7.
Article in English | WPRIM | ID: wpr-763189

ABSTRACT

PURPOSE: Gemcitabine plus cisplatin (GemCis) is the standard first-line chemotherapy for patients with advanced biliary tract cancer (BTC). In ABC-02 study, the BTC patients received up to 6-8 cycles of 3-weekly GemCis; however, those without progression often receive more than 6-8 cycles. The clinical benefit of maintenance treatment in patients without progression is uncertain. MATERIALS AND METHODS: Advanced BTC patients treated with GemCis between April 2010 and February 2015 at Asan Medical Center, Seoul, Korea, were retrospectively analysed. The patients without progression after 6-8 cycles were stratified according to further treatment i.e., with or without further cycles of GemCis (maintenance vs. observation groups). The primary endpoint was overall survival (OS) and progression-free survival (PFS). RESULTS: Among the 740 BTC patients in the initial screen, 231 cases (31.2%) were eligible for analysis (111 in the observation group, 120 in the maintenance group). The median OS from the GemCis initiation was 20.5 months (95% confidence interval [CI], 15.4 to 25.6) and 22.4 months (95% CI, 17.0 to 27.8) in the observation and maintenance groups, respectively (p=0.162). The median PFS was 10.4 months (95% CI, 7.0 to 13.8) and 13.2 months (95% CI, 11.3 to 15.2), respectively (p=0.320). CONCLUSION: sGemCis maintenance is not associated with an improved survival outcome.


Subject(s)
Biliary Tract Neoplasms , Biliary Tract , Cholangiocarcinoma , Cisplatin , Disease-Free Survival , Drug Therapy , Humans , Korea , Retrospective Studies , Seoul
8.
Cancer Research and Treatment ; : 1167-1179, 2019.
Article in English | WPRIM | ID: wpr-763163

ABSTRACT

PURPOSE: The DNA damage response (DDR) is a multi-complex network of signaling pathways involved in DNA damage repair, cell cycle checkpoints, and apoptosis. In the case of biliary tract cancer (BTC), the strategy of DDR targeting has not been evaluated, even though many patients have DNA repair pathway alterations. The purpose of this study was to test the DDR-targeting strategy in BTC using an ataxia-telangiectasia and Rad3-related (ATR) inhibitor. MATERIALS AND METHODS: A total of nine human BTC cell lines were used for evaluating anti-tumor effect of AZD6738 (ATR inhibitor) alone or combination with cytotoxic chemotherapeutic agents through MTT assay, colony-forming assays, cell cycle analyses, and comet assays. We established SNU478-mouse model for in vivo experiments to confirm our findings. RESULTS: Among nine human BTC cell lines, SNU478 and SNU869 were the most sensitive to AZD6738, and showed low expression of both ataxia-telangiectasia mutated (ATM) and p53. AZD6738 blocked p-Chk1 and p-glycoprotein and increased γH2AX, a marker of DNA damage, in sensitive cells. AZD6738 significantly increased apoptosis, G2/M arrest and p21, and decreased CDC2. Combinations of AZD6738 and cytotoxic chemotherapeutic agents exerted synergistic effects in colony-forming assays, cell cycle analyses, and comet assays. In our mouse models, AZD6738 monotherapy decreased tumor growth and the combination with cisplatin showed more potent effects on growth inhibition, decreased Ki-67, and increased terminal deoxynucleotidyl transferase-mediated dUTP nick end labeling than monotherapy with each drug. CONCLUSION: In BTC, DDR targeting strategy using ATR inhibitor demonstrated promising antitumor activity alone or in combination with cytotoxic chemotherapeutic agents. This supports further clinical development of DDR targeting strategy in BTC.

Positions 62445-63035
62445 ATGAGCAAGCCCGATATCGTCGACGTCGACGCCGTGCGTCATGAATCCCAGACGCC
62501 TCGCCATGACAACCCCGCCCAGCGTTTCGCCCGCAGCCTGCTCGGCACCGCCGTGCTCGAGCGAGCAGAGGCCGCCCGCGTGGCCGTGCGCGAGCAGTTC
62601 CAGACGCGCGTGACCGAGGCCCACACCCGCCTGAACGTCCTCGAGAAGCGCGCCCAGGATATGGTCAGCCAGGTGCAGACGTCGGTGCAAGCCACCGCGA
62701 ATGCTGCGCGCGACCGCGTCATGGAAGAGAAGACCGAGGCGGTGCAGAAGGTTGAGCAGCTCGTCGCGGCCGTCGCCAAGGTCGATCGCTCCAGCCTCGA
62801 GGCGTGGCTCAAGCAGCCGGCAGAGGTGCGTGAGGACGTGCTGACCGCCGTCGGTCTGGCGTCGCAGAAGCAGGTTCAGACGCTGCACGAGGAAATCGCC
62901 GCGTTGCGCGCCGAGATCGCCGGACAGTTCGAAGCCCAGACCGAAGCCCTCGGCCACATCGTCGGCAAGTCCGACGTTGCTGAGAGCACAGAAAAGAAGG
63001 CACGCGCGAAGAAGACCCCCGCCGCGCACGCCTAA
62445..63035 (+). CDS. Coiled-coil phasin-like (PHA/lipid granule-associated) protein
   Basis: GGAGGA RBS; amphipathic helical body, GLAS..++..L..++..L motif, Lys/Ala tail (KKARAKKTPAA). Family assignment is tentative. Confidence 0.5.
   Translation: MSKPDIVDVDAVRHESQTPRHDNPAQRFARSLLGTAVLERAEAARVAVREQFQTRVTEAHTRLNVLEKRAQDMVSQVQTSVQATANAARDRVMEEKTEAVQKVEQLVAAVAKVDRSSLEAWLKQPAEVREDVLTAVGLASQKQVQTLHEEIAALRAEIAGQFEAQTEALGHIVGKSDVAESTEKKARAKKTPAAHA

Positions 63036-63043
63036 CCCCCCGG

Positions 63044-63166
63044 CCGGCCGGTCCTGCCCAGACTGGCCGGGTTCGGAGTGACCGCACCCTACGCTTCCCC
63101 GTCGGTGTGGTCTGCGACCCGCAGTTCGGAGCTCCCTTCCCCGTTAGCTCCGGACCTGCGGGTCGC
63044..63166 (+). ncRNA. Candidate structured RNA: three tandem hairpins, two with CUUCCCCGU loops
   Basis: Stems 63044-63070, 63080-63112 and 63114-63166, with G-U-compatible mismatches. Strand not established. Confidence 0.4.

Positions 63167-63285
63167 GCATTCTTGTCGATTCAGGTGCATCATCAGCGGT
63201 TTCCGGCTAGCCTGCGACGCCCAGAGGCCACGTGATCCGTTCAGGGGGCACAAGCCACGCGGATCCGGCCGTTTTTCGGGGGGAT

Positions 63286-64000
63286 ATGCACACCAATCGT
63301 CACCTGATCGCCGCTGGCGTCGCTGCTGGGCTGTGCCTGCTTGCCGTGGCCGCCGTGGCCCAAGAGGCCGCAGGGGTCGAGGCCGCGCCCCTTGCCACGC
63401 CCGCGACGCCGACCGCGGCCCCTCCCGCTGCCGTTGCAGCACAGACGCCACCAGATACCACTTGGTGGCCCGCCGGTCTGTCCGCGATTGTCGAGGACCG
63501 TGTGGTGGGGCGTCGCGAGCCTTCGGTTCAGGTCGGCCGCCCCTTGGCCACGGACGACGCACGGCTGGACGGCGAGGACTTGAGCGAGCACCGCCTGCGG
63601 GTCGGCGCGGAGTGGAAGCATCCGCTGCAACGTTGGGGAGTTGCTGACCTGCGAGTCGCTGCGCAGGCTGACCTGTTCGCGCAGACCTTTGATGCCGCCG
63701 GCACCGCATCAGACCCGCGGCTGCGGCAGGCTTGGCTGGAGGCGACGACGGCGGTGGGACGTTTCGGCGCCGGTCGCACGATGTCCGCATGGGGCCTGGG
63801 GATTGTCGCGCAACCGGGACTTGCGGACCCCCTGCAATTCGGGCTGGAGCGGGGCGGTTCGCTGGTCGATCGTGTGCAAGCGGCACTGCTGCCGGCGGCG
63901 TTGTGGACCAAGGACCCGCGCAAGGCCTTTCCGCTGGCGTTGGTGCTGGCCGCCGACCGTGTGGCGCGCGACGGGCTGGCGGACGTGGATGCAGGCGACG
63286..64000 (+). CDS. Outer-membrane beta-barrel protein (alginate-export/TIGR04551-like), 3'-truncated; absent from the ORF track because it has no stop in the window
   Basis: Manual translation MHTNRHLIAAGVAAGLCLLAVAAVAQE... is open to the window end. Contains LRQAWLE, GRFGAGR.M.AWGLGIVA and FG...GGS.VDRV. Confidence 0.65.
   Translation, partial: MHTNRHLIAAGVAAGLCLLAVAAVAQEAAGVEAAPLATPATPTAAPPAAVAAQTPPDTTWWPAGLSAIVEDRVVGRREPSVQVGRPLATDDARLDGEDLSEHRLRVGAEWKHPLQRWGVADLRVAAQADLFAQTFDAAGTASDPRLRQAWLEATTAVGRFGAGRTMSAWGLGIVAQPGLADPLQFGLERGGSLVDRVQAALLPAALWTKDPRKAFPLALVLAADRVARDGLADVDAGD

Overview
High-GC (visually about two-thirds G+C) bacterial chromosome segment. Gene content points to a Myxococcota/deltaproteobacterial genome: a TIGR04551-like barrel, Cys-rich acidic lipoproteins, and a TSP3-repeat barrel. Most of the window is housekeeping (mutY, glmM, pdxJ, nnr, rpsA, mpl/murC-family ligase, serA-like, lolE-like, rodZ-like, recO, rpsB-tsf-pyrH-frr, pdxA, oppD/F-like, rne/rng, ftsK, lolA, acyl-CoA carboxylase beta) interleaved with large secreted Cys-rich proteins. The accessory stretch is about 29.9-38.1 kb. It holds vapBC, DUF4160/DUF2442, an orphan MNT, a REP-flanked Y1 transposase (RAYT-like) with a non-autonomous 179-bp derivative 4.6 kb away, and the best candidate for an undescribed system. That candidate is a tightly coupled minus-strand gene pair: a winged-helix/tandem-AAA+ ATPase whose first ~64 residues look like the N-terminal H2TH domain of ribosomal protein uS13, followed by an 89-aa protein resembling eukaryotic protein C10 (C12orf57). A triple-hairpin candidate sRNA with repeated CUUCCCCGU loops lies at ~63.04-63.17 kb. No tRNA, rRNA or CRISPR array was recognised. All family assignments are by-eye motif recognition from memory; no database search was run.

Subject(s)
Animals , Apoptosis , Ataxia Telangiectasia , Biliary Tract Neoplasms , Biliary Tract , Cell Cycle , Cell Cycle Checkpoints , Cell Line , Cisplatin , Comet Assay , DNA Damage , DNA Repair , DNA , Humans , Mice , ATP Binding Cassette Transporter, Subfamily B, Member 1
9.
Article in English | WPRIM | ID: wpr-763113

ABSTRACT